Hebrew U seems a highly unlikely campus for an Al-Qaeda cell, but apparently the Shin Bet security swooped in and arrested half a dozen Arab students there who allegedly were surfing Al-Q linked websites and uploading cell-phone snaps of the landing pad where President Bush's chopper was supposed to touch down earlier this year. Other charges are that these Islamic radicals were setting up a Jerusalem-based Al Qaeda cell and the vague "attempts to solicit for a terrorist group." Could these bored guys have just been messaging and macho-posturing online?
Is joking about shooting down President Bush's helicopter punishable by rendition and an open-ended stint in Gitmo?
According to Ynet news, the suspects are:
Ibrahim Nashef, 22, of Tayibe, a physics and computer sciences student at the Hebrew University; Muhammas Najem, 24, of Nazareth, a chemistry student at the Hebrew University; Yusef Sumarin, 21, of the Jerusalem village of Beit Hanina; Anas Shawiki, 21, of the Jerusalem town of Jabel Mukaber; Kamal Abu Kwaider, 22, of Jerusalem's Old City; and Ahmed Shawiki, 21, of the Jerusalem town of Shuafat.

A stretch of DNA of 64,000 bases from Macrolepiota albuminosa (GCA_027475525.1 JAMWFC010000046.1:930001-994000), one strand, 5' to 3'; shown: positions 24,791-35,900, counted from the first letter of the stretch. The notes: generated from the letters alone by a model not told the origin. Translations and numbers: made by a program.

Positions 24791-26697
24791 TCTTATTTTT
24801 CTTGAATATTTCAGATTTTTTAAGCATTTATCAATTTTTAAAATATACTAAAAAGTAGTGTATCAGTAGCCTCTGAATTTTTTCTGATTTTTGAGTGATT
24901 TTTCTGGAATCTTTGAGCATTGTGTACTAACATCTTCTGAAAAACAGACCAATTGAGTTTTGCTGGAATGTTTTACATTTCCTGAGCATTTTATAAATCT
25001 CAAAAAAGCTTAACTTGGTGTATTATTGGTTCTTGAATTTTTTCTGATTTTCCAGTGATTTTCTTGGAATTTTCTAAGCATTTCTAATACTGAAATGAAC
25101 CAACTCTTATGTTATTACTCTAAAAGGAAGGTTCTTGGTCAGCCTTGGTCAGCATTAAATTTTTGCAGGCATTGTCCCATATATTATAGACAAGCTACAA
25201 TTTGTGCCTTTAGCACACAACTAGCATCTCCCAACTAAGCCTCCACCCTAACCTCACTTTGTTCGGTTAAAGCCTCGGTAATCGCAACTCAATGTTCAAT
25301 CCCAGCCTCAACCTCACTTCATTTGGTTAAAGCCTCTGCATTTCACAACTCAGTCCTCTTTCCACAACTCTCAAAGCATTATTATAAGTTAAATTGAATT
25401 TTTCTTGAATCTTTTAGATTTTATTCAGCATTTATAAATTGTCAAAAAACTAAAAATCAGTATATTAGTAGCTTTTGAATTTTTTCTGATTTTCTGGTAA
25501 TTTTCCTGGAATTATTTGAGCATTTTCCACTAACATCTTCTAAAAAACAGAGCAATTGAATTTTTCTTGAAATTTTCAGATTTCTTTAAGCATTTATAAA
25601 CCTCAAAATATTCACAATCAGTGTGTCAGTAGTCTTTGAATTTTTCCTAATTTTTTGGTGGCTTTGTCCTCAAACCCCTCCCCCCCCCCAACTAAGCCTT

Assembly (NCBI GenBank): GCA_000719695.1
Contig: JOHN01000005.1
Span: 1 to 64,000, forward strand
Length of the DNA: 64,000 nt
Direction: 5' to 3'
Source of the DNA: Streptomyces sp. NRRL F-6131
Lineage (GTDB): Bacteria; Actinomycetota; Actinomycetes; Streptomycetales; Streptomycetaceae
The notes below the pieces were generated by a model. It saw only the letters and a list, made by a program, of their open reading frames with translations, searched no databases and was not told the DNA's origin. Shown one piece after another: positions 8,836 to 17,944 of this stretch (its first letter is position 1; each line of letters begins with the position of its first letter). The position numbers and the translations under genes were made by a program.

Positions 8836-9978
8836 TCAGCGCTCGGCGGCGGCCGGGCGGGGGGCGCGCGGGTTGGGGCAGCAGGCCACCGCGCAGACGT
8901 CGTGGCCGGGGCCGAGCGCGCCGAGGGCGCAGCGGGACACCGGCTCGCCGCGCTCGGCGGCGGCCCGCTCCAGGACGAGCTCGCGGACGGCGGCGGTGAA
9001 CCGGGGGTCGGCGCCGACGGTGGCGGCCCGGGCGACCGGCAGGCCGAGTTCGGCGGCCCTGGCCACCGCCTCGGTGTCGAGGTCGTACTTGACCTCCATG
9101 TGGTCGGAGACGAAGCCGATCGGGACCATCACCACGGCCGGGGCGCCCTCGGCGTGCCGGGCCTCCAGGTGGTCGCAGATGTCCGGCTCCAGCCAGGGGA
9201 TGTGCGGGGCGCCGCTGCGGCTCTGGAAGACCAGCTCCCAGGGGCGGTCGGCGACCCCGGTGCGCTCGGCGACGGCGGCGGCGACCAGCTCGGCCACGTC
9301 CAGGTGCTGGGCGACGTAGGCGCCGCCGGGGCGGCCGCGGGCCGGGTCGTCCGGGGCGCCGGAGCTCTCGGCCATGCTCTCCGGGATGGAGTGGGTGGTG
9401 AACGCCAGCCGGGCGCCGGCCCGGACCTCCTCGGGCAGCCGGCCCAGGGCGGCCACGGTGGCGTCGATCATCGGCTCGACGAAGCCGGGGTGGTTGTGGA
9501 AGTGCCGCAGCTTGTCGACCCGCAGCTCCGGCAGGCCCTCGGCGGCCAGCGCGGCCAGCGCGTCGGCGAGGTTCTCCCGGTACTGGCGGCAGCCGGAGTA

All the suspects were charged with membership in a terror organization. Some of them will be tried for aiding the enemy at a time of war, possessing propaganda material in favor of a terror organization, soliciting and attempting to solicit others to join a terror organization.
According to the indictments filed against them Friday, the six used to meet at the al-Aqsa Mosque in Jerusalem.
It's a bit alarming how scanty the evidence seems to be for these recent arrests. A gag order was lifted today, and little is known except for what the security agency has press-released. One wonders if this is just a belts-and-braces overkill in the run-up to candidat Barack Obama's visit next week. There is no indication of any funding from Saudi or the Gulf for these students. So the extent of vague "Al-Qaeda links" are a mystery. Is it the Islamic connection? Card-carrying al-Qaeda do not exist. And although a couple of anti-Western thugs in Gaza have blown up internet cafes and Christian bookshops, so far there has not been a single direct link between Palestinians and the feared urban Jihadis who once trained in in Afghanistan. (Best to keep it that way, I agree.)
There were also a couple of Bedouin boys who were picked up last month for allegedly pointing out online some high-value targets such as the Tel Aviv international airport and the swanky Azrieli cylinder, triangle, and square high rises downtown (knowledge which was not exactly top-secret.)
Frankly, these round-ups smack of thought police. One of the most heartening aspects of life in Israel is its lively free-ranging discussions, but this freedom apparently does not extend to Arab Israelis or Palestinian residents in Jerusalem.